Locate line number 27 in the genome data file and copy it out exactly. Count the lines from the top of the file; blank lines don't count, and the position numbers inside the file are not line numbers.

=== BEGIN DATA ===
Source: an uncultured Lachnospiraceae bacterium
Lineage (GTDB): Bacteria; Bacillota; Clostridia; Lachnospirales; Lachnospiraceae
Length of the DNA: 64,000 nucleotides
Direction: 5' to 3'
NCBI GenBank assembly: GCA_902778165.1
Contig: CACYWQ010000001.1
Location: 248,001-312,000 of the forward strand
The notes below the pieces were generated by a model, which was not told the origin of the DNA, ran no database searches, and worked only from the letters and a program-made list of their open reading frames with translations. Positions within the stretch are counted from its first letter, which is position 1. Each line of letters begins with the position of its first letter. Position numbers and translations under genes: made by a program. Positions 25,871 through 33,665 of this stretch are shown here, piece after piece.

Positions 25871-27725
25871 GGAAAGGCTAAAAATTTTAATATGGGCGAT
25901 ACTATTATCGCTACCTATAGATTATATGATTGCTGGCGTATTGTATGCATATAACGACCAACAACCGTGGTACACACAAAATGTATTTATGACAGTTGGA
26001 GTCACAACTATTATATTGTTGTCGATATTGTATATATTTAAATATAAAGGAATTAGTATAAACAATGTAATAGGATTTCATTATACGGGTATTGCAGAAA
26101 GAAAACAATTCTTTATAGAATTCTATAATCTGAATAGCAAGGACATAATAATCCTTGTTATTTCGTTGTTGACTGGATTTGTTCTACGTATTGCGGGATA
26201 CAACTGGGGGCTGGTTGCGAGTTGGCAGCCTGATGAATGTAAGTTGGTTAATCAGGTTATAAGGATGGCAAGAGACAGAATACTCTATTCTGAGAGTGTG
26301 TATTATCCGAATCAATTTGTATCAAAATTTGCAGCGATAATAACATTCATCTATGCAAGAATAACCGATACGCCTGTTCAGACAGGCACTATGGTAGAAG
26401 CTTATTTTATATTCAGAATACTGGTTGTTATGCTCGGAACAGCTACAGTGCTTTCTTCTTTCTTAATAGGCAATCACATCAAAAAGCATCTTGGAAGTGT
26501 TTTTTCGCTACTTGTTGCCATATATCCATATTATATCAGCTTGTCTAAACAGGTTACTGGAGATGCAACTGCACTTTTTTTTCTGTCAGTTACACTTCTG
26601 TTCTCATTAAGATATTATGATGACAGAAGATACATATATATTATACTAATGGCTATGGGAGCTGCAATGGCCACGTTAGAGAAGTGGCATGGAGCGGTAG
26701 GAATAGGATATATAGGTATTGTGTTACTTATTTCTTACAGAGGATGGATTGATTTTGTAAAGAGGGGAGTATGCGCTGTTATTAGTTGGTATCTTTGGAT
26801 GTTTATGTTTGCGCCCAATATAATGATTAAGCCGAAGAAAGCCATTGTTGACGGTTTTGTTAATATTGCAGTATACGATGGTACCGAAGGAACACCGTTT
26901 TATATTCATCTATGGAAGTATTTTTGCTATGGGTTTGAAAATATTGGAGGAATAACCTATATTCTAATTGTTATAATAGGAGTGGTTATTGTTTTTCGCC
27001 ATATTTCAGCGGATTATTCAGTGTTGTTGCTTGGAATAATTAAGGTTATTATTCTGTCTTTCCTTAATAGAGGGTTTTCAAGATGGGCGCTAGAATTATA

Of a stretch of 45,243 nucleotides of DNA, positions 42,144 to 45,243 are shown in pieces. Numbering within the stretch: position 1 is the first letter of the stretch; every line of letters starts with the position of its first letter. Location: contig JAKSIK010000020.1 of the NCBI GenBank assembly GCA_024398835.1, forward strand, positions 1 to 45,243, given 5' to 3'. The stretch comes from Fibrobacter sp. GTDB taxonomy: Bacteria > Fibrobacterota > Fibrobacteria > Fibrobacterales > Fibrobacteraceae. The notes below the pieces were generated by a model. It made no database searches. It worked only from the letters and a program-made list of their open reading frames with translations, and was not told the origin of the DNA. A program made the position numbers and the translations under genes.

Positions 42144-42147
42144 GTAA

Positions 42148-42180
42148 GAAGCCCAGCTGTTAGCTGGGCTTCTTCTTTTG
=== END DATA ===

42148 GAAGCCCAGCTGTTAGCTGGGCTTCTTCTTTTG